Recent research from iCompario reported on by Fleet News indicates that around 24% of fleets have already switched to fully electric or hybrid electric vehicles. A further 15% meanwhile are in the process of doing so, and another 8% are in the early stages of planning to make that change.
That means almost half (47%) of fleets currently have an active interest in moving to greener vehicles – a number we expect will only increase as we near the EU’s first deadline in 2025 for fleet CO2 emission reductions.
If you’ve gone electric, you’re probably already wondering what rising energy prices mean for your fleet. And if not, then the question ‘how will energy prices affect fleet costs’ should still be of interest.
Either way, thankfully the answer to that question is: less than you might fear.
Despite the recent increase in energy prices, the government’s 34p/kWh Energy Price Guarantee means charging an electric vehicle at home – or indeed, at your fleet’s home depot – is still considerably more cost-effective than running a petrol or diesel vehicle.
When considered based purely on home charging vs forecourt fill-ups, daily running costs for EVs are still very obviously lower.
Better still, company car drivers who opt for a specialist EV tariff can get a huge discount on their off-peak energy, with one provider offering 7.5p/kWh for overnight charging – a choice that’s sure to lower fuel expenditure even further.
One thing that’s yet to change is the government’s advisory electricity rate (AER); the rate at which fleets are recommended to reimburse drivers for charging costs. Currently it’s set at only five pence per mile (5ppm) – far below the 11ppm it costs for a vehicle that averages around three miles per kWh.
In essence, fleet drivers currently lose money on charge ‘fuel’ expenses claims, in a way they don’t for petrol and diesel expenses – at least if your fleet follows the recommended amount. (And if you pay drivers more, substantiating the costs to the taxman could be tricky). Fleet News reports that most fleets claim an AER rise to 15ppm would be sufficient – and we quite agree.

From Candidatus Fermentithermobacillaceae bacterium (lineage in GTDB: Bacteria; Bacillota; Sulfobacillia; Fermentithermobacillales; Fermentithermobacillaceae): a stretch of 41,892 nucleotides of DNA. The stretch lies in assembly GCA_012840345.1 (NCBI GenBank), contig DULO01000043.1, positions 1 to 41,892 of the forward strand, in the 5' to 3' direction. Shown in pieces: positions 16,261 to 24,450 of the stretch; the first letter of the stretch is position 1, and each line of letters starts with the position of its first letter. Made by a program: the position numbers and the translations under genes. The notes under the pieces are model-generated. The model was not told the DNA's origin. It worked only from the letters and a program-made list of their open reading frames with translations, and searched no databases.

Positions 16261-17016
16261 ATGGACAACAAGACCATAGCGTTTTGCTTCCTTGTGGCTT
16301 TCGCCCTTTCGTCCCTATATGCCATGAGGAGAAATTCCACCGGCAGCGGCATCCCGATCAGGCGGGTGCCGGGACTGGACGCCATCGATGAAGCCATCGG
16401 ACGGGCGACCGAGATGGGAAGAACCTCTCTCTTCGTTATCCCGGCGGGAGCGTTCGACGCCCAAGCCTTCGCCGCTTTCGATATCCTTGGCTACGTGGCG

The real elephant in the room when it comes to how energy prices will affect fleet costs is rapid charging. In late September the RAC reports that the cost of charging an EV on the go in a hurry had gone up by 42% across the preceding four months, reaching an average of 63.29p per kWh. That’s considerably more than the government’s 34p/kWh home electricity cap, and more than eight times greater than the 7.5p/kWh EV tariff charge we’ve mentioned above.
It’s clear, then that fleet owners would do well to use route planning software and factor in tools like Zap-Map to plan journeys with the most cost-effective rapid charging solutions. Even so, if you run a fleet, you’ll be encouraged to know this is incredibly doable, and that in many cases rapid charging itself is likely to account for just a small proportion of your fuel expenditure – especially considering the ongoing cost disparity between EVs and ICE vehicles in favour of electric vehicles.
If you’re in the 53% of fleets who are yet to act on going electric, we have the perfect solution.
Our award-winning e-Start initiative offers a full end-to-end zero emissions vehicle transition plan for your entire business, helping you manage your budget at every stage of the switch.